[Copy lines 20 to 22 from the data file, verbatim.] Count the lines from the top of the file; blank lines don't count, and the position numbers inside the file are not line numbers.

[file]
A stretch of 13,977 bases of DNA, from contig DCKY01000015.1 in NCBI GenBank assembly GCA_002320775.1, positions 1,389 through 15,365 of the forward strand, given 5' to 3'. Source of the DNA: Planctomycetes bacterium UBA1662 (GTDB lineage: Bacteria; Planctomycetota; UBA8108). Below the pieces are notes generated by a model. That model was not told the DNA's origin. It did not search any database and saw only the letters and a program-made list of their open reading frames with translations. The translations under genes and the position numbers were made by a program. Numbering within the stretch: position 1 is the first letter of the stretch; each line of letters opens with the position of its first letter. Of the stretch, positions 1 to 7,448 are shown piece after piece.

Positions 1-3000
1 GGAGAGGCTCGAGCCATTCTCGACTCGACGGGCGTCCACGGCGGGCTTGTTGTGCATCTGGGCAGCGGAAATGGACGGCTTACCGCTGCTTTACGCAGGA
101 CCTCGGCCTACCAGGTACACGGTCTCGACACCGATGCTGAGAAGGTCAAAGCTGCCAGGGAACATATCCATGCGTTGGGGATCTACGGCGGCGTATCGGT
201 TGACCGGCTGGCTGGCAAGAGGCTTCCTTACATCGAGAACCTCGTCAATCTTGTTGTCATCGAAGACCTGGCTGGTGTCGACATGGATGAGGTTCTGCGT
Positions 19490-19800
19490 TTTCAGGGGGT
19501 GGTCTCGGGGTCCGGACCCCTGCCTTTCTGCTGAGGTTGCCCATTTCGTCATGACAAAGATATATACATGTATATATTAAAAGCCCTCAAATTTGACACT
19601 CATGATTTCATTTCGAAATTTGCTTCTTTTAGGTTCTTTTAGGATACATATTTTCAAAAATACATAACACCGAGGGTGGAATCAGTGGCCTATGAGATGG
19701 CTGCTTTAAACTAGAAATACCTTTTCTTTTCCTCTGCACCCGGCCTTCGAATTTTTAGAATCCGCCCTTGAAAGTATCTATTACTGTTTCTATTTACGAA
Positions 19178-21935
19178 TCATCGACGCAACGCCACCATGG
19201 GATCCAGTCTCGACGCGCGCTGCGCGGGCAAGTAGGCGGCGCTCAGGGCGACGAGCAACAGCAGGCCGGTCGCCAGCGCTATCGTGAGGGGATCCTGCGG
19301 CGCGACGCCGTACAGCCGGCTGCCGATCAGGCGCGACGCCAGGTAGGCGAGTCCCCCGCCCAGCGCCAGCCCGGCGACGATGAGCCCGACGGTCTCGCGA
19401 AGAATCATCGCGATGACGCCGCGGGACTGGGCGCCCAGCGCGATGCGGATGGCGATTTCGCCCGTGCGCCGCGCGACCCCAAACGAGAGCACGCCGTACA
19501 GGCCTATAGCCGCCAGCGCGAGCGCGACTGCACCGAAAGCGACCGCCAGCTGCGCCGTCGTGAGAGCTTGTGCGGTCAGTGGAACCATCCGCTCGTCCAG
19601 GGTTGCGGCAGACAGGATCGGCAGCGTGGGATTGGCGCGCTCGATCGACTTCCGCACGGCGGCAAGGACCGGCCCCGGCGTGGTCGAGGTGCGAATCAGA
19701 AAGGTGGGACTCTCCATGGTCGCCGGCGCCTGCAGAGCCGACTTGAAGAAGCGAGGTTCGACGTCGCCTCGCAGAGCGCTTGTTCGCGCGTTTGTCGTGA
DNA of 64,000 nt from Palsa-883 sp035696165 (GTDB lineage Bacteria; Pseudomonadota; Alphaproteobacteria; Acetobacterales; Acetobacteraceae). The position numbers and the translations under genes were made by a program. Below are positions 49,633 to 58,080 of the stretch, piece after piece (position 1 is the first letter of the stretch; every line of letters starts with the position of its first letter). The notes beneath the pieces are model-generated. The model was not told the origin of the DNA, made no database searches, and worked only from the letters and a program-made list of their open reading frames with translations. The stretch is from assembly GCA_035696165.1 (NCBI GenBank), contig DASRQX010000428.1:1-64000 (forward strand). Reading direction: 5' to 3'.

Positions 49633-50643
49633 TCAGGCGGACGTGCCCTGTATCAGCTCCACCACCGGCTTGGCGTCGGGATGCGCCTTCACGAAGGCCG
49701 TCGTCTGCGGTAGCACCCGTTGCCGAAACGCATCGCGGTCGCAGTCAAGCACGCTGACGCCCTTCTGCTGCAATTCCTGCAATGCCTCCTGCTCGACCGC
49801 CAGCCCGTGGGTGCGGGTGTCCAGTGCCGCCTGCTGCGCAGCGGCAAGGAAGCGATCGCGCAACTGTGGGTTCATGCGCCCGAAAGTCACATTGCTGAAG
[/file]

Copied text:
Positions 49633-50643
49633 TCAGGCGGACGTGCCCTGTATCAGCTCCACCACCGGCTTGGCGTCGGGATGCGCCTTCACGAAGGCCG
49701 TCGTCTGCGGTAGCACCCGTTGCCGAAACGCATCGCGGTCGCAGTCAAGCACGCTGACGCCCTTCTGCTGCAATTCCTGCAATGCCTCCTGCTCGACCGC